[Edu-sig] Python-powered Fab labs the next big thing?

Dethe Elza delza at livingcode.org
Thu Sep 28 16:18:44 CEST 2006

Hi Paul,

Thanks for pointing out the article, I hadn't seen that one.  The Fab  
Labs have also been featured in Make Magazine, Wired, the Economist,  
Business Week and Science Friday and Neil Gershenfeld has a book out  
on them:


Also, the 2002 class "How to Make (almost) Anything" is available  
under MIT's Open Courseware program:

The FAQ has some good links: http://fab.cba.mit.edu/forum/faq1.htm

There is now a Fab Central page at the MIT Center for Bits and Atoms:  
http://fab.cba.mit.edu/, and the tools page lists software resources,  
many in Python.

There is a ton of info out there.  The estimated cost of a new Fab  
Lab is $25,000 USD.  I'm hoping my new job will at some point sponsor  
one, or at least provide space for one.  Open source desktop  
manufacturing is on its way.


On 27-Sep-06, at 6:00 PM, Paul D. Fernhout wrote:

> Dethe Elza posted about Fab Labs on this list in 2005.
>     http://mail.python.org/pipermail/edu-sig/2005-April/004676.html
> A year later, here is a mainstream new article on them:
>    "'Fab labs' deliver high-tech tools: MIT's fabrication  
> laboratories aim
> to help developing communities find innovative solutions to local  
> needs."
>    http://www.csmonitor.com/2006/0927/p16s01-stct.html
> Excerpts:
> ...
> MIT opened the first international Fab Lab in Costa Rica four years  
> ago
> and has sponsored nine others since then. Meanwhile, many more labs  
> have
> opened on their own. "They're just sort of popping up," Lassiter says.
> "It's a good idea, and people want to do it."
> That's what is happening in South Africa, where the government has a
> stated goal of improving the country's science, technology, and
> manufacturing capabilities.
> ...
> "The high concept is to get these into the communities," says Naas
> Zaayman, who runs the Innovation Hub Fab Lab for Advanced  
> Manufacturing
> Technology Strategy, a government program created to spread science  
> and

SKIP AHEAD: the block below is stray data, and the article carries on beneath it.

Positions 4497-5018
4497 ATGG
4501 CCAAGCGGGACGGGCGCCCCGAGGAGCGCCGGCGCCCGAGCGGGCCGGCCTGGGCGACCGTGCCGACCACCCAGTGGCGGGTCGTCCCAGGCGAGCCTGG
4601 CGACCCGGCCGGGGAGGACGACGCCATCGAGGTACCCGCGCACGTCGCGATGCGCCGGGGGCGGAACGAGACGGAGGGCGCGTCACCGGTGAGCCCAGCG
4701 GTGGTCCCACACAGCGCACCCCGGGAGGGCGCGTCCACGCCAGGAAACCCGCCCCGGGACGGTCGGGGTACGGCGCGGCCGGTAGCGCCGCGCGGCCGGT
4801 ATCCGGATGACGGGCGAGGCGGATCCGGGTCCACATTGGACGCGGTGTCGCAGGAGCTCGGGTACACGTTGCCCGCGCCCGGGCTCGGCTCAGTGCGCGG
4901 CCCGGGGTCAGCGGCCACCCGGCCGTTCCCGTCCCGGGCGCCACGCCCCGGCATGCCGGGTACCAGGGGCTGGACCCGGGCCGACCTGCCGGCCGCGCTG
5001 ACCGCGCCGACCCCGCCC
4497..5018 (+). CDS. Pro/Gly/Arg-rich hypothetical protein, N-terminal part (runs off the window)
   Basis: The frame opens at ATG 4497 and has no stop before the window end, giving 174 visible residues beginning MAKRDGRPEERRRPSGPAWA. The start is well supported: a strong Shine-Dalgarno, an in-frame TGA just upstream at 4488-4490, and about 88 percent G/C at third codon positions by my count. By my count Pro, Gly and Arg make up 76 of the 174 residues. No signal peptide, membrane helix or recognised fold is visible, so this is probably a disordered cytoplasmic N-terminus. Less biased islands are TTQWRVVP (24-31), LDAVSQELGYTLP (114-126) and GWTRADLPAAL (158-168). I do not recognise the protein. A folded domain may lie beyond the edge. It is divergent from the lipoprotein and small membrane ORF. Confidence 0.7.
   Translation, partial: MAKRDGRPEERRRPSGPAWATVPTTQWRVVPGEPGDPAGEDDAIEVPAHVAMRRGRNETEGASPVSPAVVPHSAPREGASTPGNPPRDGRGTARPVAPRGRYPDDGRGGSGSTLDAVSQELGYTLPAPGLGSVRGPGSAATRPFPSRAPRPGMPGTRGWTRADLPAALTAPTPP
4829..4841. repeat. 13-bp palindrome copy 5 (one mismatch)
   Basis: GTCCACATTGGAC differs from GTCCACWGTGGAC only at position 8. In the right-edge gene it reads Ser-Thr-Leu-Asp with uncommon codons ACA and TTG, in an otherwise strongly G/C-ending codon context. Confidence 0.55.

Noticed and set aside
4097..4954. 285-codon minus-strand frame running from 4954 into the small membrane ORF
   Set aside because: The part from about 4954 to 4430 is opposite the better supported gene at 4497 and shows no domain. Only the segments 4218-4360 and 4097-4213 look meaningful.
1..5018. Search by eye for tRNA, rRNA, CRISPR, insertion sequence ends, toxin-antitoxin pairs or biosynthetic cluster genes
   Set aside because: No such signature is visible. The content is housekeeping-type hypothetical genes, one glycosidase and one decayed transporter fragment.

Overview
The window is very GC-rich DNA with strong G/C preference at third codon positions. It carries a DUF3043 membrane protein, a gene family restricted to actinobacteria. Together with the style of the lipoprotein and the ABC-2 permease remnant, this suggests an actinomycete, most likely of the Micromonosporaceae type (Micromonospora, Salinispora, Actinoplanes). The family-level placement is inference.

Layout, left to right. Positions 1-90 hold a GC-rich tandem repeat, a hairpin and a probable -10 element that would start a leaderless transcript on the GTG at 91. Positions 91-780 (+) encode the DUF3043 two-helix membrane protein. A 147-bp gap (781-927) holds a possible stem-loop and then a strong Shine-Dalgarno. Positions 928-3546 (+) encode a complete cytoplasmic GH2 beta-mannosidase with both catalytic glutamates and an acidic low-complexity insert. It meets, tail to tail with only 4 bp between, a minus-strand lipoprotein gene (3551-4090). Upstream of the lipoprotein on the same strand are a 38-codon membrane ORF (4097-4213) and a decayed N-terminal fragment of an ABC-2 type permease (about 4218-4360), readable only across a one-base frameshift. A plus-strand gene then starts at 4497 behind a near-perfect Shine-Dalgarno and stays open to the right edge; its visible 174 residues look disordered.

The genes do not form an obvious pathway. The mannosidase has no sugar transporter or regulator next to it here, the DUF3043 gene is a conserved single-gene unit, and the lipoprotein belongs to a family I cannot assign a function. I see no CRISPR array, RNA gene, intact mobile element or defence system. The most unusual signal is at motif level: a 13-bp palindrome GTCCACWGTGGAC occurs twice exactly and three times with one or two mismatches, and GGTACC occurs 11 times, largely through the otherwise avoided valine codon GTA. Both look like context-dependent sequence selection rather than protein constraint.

> technology. "It's the idea that if you're somewhere in rural South  
> Africa,
> and you want something for solar energy, you can go to a Fab Lab  
> and make
> your own."
> ...
> Justinos Nkutshwev is one of the regulars. He sits at a computer,  
> using
> the mouse to manipulate lines on a graphics program. He is building  
> a bus,
> he says, and a generator to make it run. He is 15 years old and  
> never used
> a computer before he came to the Fab Lab a few months ago. Now, he  
> works
> with the lab's machines twice a week. "I come here because I can make
> interesting things," he says.
> Although the lab technically closes at 5 p.m., the staff regularly  
> keeps
> it open hours later. Sometimes teenagers show up at staff members'  
> houses
> on Sunday, begging them to unlock the doors.
> "They say 'We need to finish our projects, can you please open?' "
> Nkadimeng says. "It's great to see them so eager. There's no way to  
> say no."
> ===
> Looks like they use Python too:
> http://episteme.arstechnica.com/eve/forums/a/tpc/f/158007275731/m/ 
> 615004070831
> "We primarly use the computer in each Fab Lab for running our computer
> aided design (CAD) and manufacturing (CAM). Our main 3D tool is  
> (pictured on the left above) which we are extending in Python (for
> example, see cad.blend) for use with our specific audiances. We  
> also use
> SDRAW and PSTOEDIT for 2D design."
> http://cba.mit.edu/projects/fablab/tools.html
> Anyway, just fodder for the imagination -- nice having Python running
> these things.
> --Paul Fernhout
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